Unlike others here who seem to be concerned about the permanent state of angry distracted and nut case drivers on the road I personally ignore them now. I am going to drive my drive, not worry about the fact that the others around me are insane. I am going to back off early and roll/regen to the light, I am going to easy on the go pedal. I am going to try to avoid coming to a complete stop any time it is possible. If that means backing off really early when I can see the light has changed ahead of me "then so be it" that is what I will do and I will let everyone go flying past me. I will be in the "slow lane" and will be trying to stay out of everyone's path.

I don't just look at this as saving energy, extending range, but largely also the significant reduction in wear and tear on my vehicle. This applies to a ICE, PHEV, or BEV equally.

Also look around for routes to your destination that may be more conducive to your driving. Watch for elevation changes and try to see if you can use them to your advantage. For example many of the local businesses that I frequent for my shopping if I go one way there is a more gradual incline going to the stores, it is a main road with lots of traffic and higher road speeds. However there is another "back way" that is a much steeper climb going to the businesses that is slightly longer way to get there. However I found that by watching the energy consumption even though it is longer I can use that route going back home from the stores and it is largely a coast/regen most of the way home. Plus it is a slower set of side streets with less traffic.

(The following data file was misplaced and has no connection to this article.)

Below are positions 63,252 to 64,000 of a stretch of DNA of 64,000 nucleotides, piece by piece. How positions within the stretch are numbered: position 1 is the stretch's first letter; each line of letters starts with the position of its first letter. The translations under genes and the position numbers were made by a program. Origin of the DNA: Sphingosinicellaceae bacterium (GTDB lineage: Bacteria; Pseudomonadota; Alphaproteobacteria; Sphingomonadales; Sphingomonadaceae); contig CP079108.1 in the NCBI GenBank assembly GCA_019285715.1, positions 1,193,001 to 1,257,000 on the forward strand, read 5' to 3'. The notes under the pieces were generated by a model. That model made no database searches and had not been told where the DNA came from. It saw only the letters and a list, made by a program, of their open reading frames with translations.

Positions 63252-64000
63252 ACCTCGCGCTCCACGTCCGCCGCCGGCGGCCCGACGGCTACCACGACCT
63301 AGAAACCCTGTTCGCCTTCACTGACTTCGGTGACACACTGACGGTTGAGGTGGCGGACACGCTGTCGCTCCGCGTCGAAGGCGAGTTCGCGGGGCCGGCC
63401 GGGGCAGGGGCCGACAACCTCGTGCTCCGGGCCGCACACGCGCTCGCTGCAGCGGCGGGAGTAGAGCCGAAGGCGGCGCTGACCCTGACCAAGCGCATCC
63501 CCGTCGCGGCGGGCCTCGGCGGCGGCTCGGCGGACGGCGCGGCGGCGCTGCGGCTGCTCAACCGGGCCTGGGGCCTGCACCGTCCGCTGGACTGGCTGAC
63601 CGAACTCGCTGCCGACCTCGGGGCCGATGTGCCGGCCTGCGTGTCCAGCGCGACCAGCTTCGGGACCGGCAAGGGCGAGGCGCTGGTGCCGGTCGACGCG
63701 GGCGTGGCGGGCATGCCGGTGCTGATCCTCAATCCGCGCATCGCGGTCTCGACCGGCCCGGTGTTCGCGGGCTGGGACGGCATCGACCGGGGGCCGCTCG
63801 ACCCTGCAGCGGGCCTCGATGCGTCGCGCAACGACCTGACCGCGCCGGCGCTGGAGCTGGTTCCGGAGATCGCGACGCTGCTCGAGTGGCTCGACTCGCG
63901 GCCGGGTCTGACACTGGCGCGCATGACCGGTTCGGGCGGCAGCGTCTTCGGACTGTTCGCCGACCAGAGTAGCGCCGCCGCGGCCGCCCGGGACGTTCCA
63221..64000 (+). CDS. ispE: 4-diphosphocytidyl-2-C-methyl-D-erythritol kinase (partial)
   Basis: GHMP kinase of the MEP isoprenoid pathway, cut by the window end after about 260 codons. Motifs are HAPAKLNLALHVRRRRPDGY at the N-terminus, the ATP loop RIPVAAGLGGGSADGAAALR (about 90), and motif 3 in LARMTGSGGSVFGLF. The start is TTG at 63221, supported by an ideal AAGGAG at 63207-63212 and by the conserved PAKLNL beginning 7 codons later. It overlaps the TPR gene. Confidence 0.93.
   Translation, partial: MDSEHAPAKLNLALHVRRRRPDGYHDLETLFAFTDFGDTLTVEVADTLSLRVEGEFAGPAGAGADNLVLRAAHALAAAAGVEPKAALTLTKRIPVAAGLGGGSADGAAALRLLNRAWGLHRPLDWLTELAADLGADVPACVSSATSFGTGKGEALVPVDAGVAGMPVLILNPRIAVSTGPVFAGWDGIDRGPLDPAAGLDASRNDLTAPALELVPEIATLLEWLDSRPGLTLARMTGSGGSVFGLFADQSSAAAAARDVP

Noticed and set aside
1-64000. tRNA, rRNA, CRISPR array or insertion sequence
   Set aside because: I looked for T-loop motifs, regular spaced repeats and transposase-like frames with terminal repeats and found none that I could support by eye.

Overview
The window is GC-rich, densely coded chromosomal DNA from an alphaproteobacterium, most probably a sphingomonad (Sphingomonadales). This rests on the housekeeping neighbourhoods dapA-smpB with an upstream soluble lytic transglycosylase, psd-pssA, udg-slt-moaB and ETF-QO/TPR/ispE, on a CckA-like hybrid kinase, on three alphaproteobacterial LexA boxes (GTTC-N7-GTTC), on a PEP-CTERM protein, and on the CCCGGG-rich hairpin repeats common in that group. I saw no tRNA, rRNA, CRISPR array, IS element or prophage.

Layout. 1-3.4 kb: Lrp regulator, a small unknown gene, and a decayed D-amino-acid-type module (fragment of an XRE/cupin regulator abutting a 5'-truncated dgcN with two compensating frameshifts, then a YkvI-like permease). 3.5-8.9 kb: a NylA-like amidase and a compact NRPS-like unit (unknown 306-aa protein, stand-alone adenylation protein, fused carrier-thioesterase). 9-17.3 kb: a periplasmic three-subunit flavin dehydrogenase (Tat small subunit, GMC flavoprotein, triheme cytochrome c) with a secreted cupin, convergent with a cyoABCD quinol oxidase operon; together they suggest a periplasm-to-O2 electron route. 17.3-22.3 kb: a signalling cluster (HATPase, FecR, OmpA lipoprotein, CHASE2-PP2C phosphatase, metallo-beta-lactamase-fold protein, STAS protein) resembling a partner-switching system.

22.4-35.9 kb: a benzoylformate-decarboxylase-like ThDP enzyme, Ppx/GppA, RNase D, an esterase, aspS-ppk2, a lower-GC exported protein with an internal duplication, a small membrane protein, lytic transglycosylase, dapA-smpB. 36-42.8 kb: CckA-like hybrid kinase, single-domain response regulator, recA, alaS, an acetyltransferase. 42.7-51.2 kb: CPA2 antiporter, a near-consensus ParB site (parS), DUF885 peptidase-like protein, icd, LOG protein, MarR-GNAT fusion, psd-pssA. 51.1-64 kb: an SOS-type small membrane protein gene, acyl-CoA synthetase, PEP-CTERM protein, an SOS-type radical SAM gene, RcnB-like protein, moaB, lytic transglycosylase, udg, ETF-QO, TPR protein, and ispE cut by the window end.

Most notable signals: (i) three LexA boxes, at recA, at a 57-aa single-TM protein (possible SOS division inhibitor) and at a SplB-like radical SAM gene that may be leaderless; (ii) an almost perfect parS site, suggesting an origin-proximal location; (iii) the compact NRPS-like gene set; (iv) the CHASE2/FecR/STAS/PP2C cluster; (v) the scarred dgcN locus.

So analyze your possible routes and just think it through. This all works very well for your local driving conditions for locations and areas that you travel often since you know the streets, the traffic lights, and exactly where you are going and where you need to be in the lanes to position yourself for turns etc. It is when you get into less familiar territory that you have to just be situation ally aware and adapt. These techniques are for everyone, not just BEV drivers.

After a while it becomes second nature and I can't personally fathom driving like everyone else. Every time I stomp on the go pedal or twist my wrist on my motorcycle I am very aware of it. It just doesn't make sense, never has, but we all just seem to want to go with the flow. The "flow" is how we got into this mess to begin with. Once you get beyond that "peer pressure" to conform you will stop worrying about what everyone else thinks.

My advice is to just try to stay over in the "slow lane" and let the congo line keep going past. I tell them if they don't like my driving stay off the sidewalk! LOL Most of the time you will see them again at the next traffic light and still just as "angry" as ever. It is their permanent state, don't take it personally.

Hypermiling is not only fun, safe, can save you some money, but you will save your car a lot of abuse in the process. It all adds up to a win for you if you can add some of these techniques to your skill set.